between 1924 and 1926, those in charge of the established political machinery united to defeat Brookhart. In part they acted out of fear of his program; some really believed that it would lead to socialism or worse. In part they feared that he intended to remake the Republican party in his own image, a charge he repeatedly denied and one that most thoughtful politicians knew to be unfounded since he never

bothered to build the kind of county-by-county organizations necessary for such a move. In addition, party leaders were upset that he won without them and thus showed that the political party was not necessary as the vehicle for election. Brookhart aided their efforts by his intemperate speech at Emmetsburg, giving them an excuse to read him out of the party.

1927–1933

Immediately upon his ouster from the Senate in April 1926, Brookhart ran for Iowa's other Senate seat, which was still held by Cummins. In the Republican primary, Brookhart stunned his former colleagues and the Iowa Republican establishment by decisively defeating Cummins. As Idaho Republican William Edgar Borah said the following morning, "Senator Cummins was highly respected by everyone who knew him. He was a man of recognized ability, and only a real political revolution could have defeated him."

In the general election, Brookhart defeated the conservative Democrat Claude R. Porter, who had been a US Attorney during the Wilson administration. Brookhart settled into a shaky co-existence with the Republican establishment.

Brookhart was a harsh critic of the Federal Reserve: "A more sinister or evil device could not be arranged for using the people's savings to their own injury and the destruction of their property values."

He served a full six-year term. However, in the 1932 Republican primary, he was defeated by Henry Field, a Shenandoah, Iowa, nurseryman. Field had attacked Brookhart's absences from the Senate on speaking tours, as well as the number of relatives holding federal positions. he ran in the 1932 general election as a "progressive" candidate but received fewer than 33,000 votes out of over 890,000 cast.

Brookhart was what was known as a "fervent dry." In a futile effort to stop the growing sentiment for the repeal of Prohibition, Brookhart began a nationwide tour during which he debated U.S. Representative Fiorello LaGuardia, Clarence Darrow, and other prominent "wets," who opposed Prohibition.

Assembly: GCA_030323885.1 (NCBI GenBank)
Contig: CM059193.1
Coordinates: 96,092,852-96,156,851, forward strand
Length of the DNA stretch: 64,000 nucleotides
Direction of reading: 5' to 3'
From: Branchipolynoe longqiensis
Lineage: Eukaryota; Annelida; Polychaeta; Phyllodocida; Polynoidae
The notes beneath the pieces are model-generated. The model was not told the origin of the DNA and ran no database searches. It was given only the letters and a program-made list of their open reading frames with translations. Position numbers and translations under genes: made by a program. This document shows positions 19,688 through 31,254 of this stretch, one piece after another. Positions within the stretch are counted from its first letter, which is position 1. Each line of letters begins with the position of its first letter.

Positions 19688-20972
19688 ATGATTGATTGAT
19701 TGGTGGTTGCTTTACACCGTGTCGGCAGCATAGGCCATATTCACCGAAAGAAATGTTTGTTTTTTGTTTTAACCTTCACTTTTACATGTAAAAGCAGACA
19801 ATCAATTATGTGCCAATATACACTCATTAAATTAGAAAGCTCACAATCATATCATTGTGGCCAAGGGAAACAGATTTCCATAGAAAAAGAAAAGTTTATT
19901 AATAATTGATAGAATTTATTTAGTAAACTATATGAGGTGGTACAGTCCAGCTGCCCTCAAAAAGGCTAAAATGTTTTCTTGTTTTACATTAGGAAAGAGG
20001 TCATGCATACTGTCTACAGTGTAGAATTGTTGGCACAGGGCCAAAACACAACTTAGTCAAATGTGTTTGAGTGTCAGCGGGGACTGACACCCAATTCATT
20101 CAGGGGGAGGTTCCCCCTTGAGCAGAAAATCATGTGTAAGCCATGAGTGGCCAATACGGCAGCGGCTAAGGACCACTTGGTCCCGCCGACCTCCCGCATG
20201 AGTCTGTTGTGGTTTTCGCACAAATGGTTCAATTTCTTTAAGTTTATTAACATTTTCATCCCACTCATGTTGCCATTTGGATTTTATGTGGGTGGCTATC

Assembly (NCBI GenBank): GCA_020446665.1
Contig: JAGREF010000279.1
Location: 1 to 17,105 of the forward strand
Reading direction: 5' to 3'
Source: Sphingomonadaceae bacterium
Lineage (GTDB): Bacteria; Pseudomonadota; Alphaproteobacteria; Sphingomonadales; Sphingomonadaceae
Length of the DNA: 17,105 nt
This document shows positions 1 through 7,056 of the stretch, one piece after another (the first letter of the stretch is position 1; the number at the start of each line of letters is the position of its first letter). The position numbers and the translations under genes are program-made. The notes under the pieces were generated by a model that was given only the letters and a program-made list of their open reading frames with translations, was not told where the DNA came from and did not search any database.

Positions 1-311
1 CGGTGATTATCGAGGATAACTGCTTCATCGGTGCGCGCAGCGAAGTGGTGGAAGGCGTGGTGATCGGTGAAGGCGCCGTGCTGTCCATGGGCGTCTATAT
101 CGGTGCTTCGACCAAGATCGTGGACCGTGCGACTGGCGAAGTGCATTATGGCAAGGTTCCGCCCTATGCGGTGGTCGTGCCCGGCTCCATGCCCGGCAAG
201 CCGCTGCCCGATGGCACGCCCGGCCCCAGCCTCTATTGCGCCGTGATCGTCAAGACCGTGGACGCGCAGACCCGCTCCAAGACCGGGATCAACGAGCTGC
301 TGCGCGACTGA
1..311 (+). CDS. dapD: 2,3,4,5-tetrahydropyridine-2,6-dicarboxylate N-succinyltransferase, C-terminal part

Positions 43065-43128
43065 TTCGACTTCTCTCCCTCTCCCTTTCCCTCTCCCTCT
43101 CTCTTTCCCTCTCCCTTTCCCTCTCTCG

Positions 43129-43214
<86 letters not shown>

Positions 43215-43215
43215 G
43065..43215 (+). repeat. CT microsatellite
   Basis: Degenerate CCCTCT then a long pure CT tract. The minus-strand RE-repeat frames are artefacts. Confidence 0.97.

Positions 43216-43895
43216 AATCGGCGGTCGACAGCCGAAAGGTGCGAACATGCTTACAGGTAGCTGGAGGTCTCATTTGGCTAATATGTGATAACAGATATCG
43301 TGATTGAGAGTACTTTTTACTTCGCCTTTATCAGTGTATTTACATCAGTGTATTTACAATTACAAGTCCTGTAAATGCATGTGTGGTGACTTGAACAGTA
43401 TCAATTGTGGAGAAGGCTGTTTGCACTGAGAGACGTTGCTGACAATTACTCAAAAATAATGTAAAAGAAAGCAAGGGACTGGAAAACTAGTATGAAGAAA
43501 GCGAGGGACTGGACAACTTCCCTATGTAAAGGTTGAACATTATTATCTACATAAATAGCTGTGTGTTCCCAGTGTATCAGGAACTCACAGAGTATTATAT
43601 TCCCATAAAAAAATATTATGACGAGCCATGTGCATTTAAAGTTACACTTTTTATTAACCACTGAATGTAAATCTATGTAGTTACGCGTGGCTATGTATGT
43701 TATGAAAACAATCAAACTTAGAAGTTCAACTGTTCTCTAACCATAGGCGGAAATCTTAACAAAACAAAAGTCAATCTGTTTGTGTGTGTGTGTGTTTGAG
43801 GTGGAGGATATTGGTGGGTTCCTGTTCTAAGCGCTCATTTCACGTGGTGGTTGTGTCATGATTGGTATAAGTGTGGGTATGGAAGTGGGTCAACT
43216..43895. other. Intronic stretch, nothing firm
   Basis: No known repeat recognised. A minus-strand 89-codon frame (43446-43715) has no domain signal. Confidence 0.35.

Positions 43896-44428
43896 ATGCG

Brookhart favored dramatically increasing Prohibition enforcement appropriations by $240 million. That was a very unpopular position because of widespread unemployment and underemployment during the Great Depression. Those favoring repeal argued that legalizing alcoholic beverages would stimulate the economy and provide desperately-needed tax revenue.

It was said that Brookhart's opinions regarding alcohol came from his role as a rifle instructor for the Iowa National Guard in whichever concluded that alcohol and guns were incompatible. He went as far as to quantify the accuracy harms associated with mild beer by claiming it lowered accuracy by 7%. With that information, he convinced the Governor of Iowa to make the rifle range "bone dry."

After his 1932 defeat, Brookhart was a special advisor to the federal government on Soviet trade, until he resigned in 1935 and returned to Iowa. In this role, he was an early advocate for United States recognition of the Soviet Union.

Upon his return to Iowa, Brookhart made a final attempt to return to the Senate. He joined an already-crowded field of candidates for the Republican nomination for Senate in 1936 but finished a distant second to the incumbent, L. J. Dickinson. Brookhart then announced a plan to unite diverse progressive elements under a new banner, declined an opportunity to run for the Senate under a Farmer-Labor Party nomination, and endorsed Franklin Roosevelt's 1936 re-election.

After the 1936 election, Brookhart opened a law office in Washington, DC, and remained there until 1943, when he went to Arizona for his health. He died in Prescott, Arizona, on November 15, 1944.

One of his sons, US Army Lieutenant Colonel Smith W. Brookhart Jr., served as an assistant trial counsel for the prosecution at the Nuremberg War Trials.

  1. "Ex-Sen. Brookhart Dies in Arizona; Iowa Rites Planned," Mason City Globe-Gazette, 1944-11-16, at 1.
  2. Burrell, Howard A. (1909). History of Washington County, Iowa from the First White Settlements to 1908. II. Chicago, Ill.: S J Clarke Publishing Co.
  3. "Cummins May Campaign Iowa Before Primary," Waterloo Evening Courier, March 23, 1920 at 7.
  4. "Cummins Seems Choice of Black Hawk Co. Voters," Waterloo Evening Courier, June 4, 1920 at 1.
  5. "Cummins' Lead over Brookhart is Over 20,000," Waterloo Evening Courier, June 9, 1920, p. 1.
  6. "Brookhart Sworn as Junior Senator," Waterloo Evening Courier, 1922-12-02, at p. 3.
  7. "Brookhart Given 41.1 Percent on All Primary Ballots," Waterloo Evening Courier, June 7, 1922 at 1.